Daily Thought for: 18th April


Matthew 5. 23-24

The Lord Jesus’ command for believers to let their light shine refers to testimony to those who are without. By contrast, the above instruction speaks of relationships among those who are within the community of believers. In the context of Matthew chapter 5, our Lord’s words have special reference to Israel and will become even more appropriate during our Lord’s millennial reign. Nevertheless, this command also elucidates a principle for Christians in the local assembly.

The Lord indicates the importance of right behaviour among brethren, telling us that to be angry with a brother or to verbally malign him is a serious sin, Matt. 5. 22. ‘He that soweth discord among brethren’ is enumerated among the seven abominations that the Lord hates, Prov. 6. 19. John indicates that love for our brothers and sisters is one of the signs of true life in Christ. He says: ‘We know that we have passed from death unto life, because we love the brethren. He that loveth not his brother abideth in death. Whosoever hateth his brother is a murderer: and ye know that no murderer hath eternal life abiding in him. Hereby perceive we the love of God, because he laid down his life for us: and we ought to lay down our lives for the brethren’, 1 John 3. 14-16. These Scriptures and many others show the value the Lord places on family life in the community of saints.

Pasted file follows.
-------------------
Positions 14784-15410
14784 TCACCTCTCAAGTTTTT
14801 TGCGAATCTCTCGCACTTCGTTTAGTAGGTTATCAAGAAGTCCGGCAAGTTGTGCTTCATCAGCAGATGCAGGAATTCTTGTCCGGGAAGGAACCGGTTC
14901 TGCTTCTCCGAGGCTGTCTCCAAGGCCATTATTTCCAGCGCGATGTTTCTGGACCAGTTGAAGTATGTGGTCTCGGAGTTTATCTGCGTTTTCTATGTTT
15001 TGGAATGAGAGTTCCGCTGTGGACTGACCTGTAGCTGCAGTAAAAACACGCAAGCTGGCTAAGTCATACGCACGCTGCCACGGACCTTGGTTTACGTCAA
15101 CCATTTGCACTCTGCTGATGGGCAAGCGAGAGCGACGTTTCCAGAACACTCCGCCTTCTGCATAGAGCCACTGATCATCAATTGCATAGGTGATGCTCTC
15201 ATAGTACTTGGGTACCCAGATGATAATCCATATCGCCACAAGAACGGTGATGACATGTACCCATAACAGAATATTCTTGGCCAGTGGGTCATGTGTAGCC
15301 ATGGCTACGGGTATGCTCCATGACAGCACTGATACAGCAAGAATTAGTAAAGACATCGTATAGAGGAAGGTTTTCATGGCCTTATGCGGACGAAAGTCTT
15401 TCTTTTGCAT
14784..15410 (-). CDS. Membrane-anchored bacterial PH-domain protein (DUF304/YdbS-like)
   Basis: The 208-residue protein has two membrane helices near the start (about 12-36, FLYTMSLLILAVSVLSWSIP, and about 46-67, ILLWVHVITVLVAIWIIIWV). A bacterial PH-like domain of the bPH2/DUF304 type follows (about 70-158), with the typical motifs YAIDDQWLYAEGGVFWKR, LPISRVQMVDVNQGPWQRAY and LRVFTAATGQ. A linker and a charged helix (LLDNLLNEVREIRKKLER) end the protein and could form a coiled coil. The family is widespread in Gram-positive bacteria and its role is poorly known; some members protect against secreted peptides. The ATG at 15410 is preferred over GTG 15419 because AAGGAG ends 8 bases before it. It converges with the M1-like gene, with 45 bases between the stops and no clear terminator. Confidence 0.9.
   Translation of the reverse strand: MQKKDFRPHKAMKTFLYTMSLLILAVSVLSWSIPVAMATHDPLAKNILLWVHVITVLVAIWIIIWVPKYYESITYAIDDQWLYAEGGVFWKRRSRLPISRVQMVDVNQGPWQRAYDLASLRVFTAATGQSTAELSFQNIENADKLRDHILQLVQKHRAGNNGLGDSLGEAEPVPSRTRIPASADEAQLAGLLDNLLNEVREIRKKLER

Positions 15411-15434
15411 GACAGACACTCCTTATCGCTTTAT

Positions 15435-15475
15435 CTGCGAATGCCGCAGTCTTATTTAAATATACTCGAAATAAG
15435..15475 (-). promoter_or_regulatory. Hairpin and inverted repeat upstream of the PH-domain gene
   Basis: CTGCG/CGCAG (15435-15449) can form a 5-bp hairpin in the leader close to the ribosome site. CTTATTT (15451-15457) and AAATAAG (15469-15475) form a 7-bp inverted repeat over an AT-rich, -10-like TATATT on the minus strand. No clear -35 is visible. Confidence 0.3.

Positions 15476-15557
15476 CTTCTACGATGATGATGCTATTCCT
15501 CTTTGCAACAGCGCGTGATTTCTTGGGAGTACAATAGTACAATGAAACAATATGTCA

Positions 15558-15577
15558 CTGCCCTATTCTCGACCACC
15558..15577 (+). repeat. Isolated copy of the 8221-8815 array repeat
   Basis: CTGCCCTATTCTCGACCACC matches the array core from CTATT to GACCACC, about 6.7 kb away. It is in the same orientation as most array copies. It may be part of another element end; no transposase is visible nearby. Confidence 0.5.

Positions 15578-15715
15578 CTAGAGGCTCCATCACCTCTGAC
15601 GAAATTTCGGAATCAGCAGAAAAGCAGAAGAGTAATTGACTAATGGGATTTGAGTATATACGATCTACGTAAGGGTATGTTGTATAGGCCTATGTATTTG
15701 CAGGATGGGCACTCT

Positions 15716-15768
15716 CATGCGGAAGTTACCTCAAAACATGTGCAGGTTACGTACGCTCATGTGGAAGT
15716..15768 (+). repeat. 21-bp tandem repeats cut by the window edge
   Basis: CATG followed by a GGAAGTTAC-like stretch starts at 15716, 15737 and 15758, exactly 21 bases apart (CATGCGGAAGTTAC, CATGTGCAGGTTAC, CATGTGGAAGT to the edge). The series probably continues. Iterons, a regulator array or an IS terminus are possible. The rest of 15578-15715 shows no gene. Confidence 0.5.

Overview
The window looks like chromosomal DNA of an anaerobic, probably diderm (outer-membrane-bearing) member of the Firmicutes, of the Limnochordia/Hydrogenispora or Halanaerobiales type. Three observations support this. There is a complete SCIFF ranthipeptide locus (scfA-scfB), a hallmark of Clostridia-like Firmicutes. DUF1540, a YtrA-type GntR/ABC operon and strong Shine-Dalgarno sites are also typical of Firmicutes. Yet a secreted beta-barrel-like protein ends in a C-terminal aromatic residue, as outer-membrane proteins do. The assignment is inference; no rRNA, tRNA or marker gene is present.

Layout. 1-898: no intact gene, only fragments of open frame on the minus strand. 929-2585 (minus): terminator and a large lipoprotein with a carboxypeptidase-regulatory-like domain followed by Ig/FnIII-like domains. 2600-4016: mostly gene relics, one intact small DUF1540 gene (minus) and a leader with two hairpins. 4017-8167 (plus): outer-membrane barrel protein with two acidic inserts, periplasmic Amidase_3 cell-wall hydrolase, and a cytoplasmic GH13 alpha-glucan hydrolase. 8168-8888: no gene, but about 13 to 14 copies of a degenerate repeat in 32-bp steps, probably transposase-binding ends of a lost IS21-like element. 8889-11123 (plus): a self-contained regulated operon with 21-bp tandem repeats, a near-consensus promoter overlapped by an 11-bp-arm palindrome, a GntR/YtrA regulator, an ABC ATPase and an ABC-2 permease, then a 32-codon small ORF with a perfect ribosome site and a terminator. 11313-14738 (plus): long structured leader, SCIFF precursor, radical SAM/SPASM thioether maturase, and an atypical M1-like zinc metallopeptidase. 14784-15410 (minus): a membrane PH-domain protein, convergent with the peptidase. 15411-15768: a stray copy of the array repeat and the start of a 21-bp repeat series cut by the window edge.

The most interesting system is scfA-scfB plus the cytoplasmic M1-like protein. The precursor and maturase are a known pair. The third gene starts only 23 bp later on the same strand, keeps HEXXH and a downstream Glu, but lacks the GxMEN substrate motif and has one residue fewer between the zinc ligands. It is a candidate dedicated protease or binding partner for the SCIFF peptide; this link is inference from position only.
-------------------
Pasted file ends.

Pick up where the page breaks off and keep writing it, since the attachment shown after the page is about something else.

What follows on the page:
Seeing that the Lord places such a premium on correct rela­tionships, His command to be reconciled with an offended brother makes perfect sense. How can we rightly worship the Lord and yet be estranged from a fellow believer for whom He died? If Christians would take this injunction seriously in their dealings with fellow believers before coming to the Lord’s Sup­per, assemblies would be far more unified and holy. Moreover, old hurts would not be left to fester until they become open divi­sions. The Lord’s peace would reign in every heart and our prayers would be unhindered. Sadly, Satan often gets a foothold in the assembly by means of a lack of correct thinking and behaviour among believers. To know that we have offended a fellow saint and yet glibly go to publicly worship the Lord is an error of the highest magnitude.


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